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Police departments struggle to find recruits who want to protect and serve

Posted: 5:04 PM, Aug 27, 2018
Updated: 2018-08-27 22:55:19Z

Chief Joe Urso is the only full-time officer on the Mantua Police Department. He has ten part-timers and would like to hire three or four auxiliary officers who he would make part-time officers in the future.

The problem is, he only has a handful of applications at a time when it's tough to find people willing to protect and serve in a village of only 1,000 people.

"Nobody is banging down the door like ten or 15 years ago to come into this line of work," Urso said.

The chief said he has seen fewer candidates due to intense scrutiny on television and social media over police-involved shootings.

"I've always told the officers, if we can do nine things right, nobody will notice. If we do one thing that's questionable in the community's eyes, it's going to be a wrong thing. There is some scrutiny there."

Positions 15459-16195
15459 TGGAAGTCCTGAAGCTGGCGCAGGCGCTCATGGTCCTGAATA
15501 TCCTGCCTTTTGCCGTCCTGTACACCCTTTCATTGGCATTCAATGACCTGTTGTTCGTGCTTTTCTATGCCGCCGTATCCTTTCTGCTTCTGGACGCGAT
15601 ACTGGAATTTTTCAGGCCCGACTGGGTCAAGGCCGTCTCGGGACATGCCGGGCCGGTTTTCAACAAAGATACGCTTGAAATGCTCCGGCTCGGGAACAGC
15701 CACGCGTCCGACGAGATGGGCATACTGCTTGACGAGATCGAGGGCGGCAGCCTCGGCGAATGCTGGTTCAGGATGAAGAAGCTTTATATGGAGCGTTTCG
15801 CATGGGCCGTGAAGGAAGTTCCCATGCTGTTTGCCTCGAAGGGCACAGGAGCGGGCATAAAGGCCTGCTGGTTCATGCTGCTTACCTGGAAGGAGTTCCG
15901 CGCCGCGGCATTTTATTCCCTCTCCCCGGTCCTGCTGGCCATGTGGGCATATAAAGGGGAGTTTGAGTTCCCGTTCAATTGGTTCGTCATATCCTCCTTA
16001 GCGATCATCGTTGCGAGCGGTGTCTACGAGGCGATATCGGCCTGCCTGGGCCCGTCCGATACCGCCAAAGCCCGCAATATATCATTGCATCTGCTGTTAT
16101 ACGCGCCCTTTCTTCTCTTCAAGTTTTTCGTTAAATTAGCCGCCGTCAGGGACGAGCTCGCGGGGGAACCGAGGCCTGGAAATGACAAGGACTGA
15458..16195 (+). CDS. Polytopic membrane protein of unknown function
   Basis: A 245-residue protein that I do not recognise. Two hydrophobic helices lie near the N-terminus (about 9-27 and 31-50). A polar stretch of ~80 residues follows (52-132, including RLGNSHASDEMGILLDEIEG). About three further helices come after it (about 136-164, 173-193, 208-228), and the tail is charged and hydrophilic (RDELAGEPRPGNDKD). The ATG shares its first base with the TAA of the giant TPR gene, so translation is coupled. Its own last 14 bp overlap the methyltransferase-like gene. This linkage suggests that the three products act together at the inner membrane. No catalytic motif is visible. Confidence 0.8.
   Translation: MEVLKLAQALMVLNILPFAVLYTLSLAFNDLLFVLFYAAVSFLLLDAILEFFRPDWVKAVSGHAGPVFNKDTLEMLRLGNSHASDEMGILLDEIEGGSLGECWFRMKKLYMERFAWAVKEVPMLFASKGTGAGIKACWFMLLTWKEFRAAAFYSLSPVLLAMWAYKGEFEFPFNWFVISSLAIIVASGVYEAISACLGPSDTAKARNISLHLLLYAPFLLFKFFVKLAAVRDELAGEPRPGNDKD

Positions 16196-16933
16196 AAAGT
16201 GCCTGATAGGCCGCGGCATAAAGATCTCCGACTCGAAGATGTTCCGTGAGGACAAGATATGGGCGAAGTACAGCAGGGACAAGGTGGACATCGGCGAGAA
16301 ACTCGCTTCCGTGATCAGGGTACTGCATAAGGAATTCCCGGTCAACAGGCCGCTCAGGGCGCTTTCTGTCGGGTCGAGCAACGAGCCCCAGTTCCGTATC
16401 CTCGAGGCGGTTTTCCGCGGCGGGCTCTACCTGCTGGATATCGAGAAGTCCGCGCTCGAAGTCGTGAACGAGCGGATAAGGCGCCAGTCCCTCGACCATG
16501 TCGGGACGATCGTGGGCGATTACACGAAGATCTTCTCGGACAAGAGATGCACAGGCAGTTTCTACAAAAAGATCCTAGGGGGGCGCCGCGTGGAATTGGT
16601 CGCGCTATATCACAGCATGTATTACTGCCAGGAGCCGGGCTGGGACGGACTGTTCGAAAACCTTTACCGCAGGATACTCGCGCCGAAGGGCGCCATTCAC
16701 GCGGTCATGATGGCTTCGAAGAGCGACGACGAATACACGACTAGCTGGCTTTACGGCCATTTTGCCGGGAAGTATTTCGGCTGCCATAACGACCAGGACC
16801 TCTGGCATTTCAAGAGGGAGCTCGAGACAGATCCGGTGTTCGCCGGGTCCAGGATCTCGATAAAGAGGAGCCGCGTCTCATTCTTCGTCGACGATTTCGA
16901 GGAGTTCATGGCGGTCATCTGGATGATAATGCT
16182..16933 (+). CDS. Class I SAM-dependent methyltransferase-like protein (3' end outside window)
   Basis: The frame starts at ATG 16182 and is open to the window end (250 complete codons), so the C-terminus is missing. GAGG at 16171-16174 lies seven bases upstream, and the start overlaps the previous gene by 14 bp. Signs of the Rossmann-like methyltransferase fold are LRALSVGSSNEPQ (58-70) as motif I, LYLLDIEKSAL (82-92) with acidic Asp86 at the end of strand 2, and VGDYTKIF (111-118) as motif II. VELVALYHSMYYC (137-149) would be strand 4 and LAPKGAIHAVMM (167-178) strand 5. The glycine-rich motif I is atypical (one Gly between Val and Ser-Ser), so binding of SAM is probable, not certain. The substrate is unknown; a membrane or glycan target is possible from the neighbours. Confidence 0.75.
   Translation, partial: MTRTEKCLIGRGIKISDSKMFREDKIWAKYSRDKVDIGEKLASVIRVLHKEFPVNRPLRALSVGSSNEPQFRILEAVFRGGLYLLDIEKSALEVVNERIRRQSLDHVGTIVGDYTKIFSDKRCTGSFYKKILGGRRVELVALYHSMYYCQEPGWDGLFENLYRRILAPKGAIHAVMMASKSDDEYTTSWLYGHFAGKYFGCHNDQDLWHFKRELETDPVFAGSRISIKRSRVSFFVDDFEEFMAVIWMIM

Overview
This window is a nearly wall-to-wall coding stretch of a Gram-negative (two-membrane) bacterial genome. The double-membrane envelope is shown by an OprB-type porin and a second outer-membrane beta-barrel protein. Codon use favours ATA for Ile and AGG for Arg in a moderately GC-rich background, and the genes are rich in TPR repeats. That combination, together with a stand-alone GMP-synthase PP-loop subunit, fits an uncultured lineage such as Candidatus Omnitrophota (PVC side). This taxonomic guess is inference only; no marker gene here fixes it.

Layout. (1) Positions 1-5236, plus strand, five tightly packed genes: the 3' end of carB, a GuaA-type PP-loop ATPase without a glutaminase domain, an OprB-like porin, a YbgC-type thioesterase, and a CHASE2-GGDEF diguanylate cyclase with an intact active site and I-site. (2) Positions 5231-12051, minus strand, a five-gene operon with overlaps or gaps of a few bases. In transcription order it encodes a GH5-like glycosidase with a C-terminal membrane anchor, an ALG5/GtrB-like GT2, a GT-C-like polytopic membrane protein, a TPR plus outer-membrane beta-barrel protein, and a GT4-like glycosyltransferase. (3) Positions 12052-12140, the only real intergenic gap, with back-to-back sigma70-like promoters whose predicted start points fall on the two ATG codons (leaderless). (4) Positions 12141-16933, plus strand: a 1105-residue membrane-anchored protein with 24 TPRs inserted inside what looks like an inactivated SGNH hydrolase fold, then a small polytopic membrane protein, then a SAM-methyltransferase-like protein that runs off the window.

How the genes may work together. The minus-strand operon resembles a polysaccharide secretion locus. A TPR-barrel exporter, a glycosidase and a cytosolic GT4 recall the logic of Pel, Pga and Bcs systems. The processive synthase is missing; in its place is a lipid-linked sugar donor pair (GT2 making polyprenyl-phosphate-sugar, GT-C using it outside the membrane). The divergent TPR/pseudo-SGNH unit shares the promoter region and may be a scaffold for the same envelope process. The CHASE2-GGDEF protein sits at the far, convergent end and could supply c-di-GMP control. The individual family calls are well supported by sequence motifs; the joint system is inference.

In addition, Urso said the $13 to $19 hourly pay isn't a big sell, and several smaller departments in the county are losing officers to larger departments such as Kent.

"It's a big struggle in this area, because some of the younger kids are fresh out of the academy. They want to go to bigger cities where they want to raise a family," Urso said.

Lt. Mike Lewis with Kent Police said the department is at full staff with 43 officers. The last time it held a civil service test, more than 100 people showed up.

Still, Lewis said recruiting efforts had to be more aggressive to find potential cops.

"We were very active. We went to the universities. We went to the police academies. We speak to them and educated them about what a great place the city of Kent is in right now," Lewis said.

In October of 2017, Massillon police said they were struggling to hire three new police officers in part because many of the applicants failed background checks. That struggle continues. The department is currently trying to hire four officers.

Lt. Lewis believes the difficulty in finding police officers is cyclical.

"We've seen stuff like this before," he said. "I honestly believe that there are still a whole lot of people out there who want to serve."